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Great Marlin Race provides valuable data

By Staff | Dec 18, 2014

The original Great Marlin Race was initiated in 2009 by Dr. Barbara Block with Stanford University and International Game Fishing Association (IGFA) representative Robert Kurz with the guidance of Peter Fithian, IGFA trustee and chairman of the Hawaiian International Billfish Tournament, to commemorate the 50th year of the HIBT. Tournament teams, individuals or clubs sponsor satellite tags. Each tag is programmed to pop off the fish 180 days after it is deployed.

Once the tag pops off, information is transmitted to a satellite and then to scientists at Stanford University. The data is then processed so that anglers can see graphical representations of the track of each fish on the IGFA Great Marlin Race. In a tournament, the tag that surfaces farthest from where it was initially deployed wins the race for that tournament. The overall winner of the annual IGMA is the fish that travels the furthest in all the participating IGMA events for the year, from Oct. 1 to Sept. 31, based upon when tags pop off.

Follow the IGFA Great Marlin Race with the latest satellite tag pop-ups on the IGMR website. Real-time satellite tag pop-ups are added to the site as they happen. Anglers can learn about each marlin and their route of travel over the 180 days while at liberty. Visit www.igfa.org and click on the “IGMR Science” logo.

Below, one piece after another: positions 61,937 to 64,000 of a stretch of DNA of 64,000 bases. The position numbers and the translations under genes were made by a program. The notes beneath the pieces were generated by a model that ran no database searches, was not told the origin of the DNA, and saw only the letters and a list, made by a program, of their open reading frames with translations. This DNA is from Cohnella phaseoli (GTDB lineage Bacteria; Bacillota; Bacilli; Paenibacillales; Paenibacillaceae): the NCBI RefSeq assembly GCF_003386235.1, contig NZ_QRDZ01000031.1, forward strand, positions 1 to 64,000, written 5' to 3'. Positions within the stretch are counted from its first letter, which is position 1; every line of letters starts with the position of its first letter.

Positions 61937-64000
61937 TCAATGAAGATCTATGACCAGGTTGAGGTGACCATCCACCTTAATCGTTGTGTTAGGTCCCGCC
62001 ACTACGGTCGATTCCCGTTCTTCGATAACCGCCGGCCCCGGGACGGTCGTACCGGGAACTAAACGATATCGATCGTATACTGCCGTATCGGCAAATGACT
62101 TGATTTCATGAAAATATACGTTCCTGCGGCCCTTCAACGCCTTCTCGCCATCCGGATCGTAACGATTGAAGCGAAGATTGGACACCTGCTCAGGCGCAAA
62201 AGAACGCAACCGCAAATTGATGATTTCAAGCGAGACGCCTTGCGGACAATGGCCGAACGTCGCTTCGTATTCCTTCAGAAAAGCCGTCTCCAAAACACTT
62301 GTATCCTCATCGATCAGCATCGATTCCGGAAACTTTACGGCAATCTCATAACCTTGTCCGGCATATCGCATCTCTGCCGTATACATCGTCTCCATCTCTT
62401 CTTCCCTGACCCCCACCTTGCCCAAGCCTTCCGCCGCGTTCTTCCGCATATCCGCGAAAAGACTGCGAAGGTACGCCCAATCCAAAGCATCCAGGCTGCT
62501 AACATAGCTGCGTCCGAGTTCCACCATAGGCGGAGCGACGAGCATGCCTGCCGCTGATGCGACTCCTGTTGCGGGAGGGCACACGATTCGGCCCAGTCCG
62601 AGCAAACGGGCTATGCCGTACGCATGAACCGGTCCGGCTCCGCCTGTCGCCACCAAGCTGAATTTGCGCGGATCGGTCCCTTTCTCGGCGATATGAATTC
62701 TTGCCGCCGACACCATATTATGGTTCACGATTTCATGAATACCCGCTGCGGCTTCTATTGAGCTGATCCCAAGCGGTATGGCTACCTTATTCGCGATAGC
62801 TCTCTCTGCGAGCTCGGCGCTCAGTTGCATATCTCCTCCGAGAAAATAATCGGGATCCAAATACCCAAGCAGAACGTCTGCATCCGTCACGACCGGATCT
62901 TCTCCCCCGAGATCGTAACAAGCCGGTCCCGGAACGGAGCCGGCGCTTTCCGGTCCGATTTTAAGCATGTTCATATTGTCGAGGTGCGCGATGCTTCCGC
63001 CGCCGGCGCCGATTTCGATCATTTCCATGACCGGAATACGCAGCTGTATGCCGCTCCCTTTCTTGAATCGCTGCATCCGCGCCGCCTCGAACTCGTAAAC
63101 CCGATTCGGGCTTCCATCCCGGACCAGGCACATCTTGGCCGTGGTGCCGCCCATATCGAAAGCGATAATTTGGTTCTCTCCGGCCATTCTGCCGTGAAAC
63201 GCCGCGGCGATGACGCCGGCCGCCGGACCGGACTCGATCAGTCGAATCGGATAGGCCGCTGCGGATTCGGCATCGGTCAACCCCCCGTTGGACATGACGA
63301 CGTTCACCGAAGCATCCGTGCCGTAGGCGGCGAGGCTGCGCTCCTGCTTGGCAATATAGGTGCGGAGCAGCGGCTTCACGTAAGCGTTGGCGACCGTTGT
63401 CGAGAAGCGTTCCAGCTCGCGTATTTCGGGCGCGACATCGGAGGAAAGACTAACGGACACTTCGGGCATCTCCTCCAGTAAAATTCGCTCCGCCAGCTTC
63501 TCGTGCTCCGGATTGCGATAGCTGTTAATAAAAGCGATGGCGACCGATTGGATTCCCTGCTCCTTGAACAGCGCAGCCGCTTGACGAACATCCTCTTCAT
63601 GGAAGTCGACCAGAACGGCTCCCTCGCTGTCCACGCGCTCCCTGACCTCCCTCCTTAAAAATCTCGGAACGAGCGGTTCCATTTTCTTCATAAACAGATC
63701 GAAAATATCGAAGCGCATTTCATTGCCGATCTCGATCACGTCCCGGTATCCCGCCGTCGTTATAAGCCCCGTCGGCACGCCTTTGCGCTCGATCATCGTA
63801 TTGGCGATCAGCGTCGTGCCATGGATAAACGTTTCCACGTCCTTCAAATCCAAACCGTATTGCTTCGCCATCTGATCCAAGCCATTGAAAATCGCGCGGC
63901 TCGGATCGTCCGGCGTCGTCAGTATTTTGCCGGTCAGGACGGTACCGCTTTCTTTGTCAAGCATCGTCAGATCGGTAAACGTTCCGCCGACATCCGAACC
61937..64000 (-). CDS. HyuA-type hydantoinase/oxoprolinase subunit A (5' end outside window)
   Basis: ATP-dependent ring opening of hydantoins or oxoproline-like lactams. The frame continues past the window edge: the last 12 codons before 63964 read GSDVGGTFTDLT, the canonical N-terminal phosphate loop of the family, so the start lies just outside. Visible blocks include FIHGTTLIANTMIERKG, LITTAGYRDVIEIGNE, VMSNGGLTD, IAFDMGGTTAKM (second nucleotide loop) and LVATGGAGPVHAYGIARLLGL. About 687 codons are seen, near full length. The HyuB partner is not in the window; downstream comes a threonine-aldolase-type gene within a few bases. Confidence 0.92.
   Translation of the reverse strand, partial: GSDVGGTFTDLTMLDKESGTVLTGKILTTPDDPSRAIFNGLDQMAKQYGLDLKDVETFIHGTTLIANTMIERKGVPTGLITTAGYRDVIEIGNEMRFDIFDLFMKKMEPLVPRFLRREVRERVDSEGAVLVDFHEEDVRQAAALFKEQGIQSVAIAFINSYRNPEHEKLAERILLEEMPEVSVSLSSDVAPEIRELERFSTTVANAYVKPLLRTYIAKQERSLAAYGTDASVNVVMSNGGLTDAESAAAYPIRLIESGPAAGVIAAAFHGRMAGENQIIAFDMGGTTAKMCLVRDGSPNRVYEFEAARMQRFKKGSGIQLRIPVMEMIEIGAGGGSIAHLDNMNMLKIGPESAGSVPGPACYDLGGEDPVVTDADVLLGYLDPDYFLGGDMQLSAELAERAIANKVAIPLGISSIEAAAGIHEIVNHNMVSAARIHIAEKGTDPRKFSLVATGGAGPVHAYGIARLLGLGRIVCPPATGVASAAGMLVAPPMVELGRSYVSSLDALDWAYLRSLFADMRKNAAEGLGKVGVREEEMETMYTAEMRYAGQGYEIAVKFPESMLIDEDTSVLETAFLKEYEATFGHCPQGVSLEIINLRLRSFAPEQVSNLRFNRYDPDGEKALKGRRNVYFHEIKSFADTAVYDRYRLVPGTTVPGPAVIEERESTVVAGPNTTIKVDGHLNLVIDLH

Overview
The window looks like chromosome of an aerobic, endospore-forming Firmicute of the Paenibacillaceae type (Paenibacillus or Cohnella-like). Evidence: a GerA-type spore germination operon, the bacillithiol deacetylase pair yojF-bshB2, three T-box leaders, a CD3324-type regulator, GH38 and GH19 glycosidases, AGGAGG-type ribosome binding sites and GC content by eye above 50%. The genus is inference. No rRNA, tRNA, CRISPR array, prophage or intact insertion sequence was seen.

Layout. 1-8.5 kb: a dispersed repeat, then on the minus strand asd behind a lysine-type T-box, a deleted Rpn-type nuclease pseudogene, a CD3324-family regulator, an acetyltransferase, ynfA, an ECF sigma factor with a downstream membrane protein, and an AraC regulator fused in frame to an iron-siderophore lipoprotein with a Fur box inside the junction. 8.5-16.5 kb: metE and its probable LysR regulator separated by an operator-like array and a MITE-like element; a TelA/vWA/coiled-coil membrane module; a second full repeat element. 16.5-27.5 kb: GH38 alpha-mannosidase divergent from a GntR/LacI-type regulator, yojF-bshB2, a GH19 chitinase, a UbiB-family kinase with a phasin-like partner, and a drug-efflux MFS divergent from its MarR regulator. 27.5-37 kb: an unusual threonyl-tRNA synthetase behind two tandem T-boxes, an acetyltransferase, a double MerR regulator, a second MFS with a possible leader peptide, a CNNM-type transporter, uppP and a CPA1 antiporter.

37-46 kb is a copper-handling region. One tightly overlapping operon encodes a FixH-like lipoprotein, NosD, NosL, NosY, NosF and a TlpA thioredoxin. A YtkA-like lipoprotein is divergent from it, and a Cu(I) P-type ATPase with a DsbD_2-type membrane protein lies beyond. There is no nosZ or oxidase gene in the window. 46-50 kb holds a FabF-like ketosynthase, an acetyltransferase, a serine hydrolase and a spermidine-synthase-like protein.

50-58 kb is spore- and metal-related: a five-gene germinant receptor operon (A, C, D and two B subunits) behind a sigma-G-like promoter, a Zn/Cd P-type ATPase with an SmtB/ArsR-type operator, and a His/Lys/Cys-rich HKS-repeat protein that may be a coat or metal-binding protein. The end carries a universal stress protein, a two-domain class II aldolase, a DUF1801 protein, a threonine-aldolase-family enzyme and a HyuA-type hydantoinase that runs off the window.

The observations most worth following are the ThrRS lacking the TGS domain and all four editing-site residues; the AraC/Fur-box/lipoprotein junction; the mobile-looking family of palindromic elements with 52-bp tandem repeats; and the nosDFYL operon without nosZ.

Satellite tagging reveals interesting behavior of Pacific blue marlin. IGFA Conservation Director Jason Schratwieser said, “Satellite tags are greatly enhancing our body of knowledge on billfish behavior due to their ability to collect massive amounts of data, and because they do not need to be recovered to obtain the information they collect.”

They have learned that blue marlin tagged at all the IGMR races exhibit a consistent pattern in their depth distribution. The marlin spend the majority of their time (around 60 percent) in the top 16-33 feet of the water column. When they are not near the surface, they primarily swim between 165 and 330 feet below the surface.

At the Hawaii International Billfish Tournament in Kona – the longest-running IGMR event – tagged marlin have consistently exhibited this bimodal depth distribution across all of the four years of races.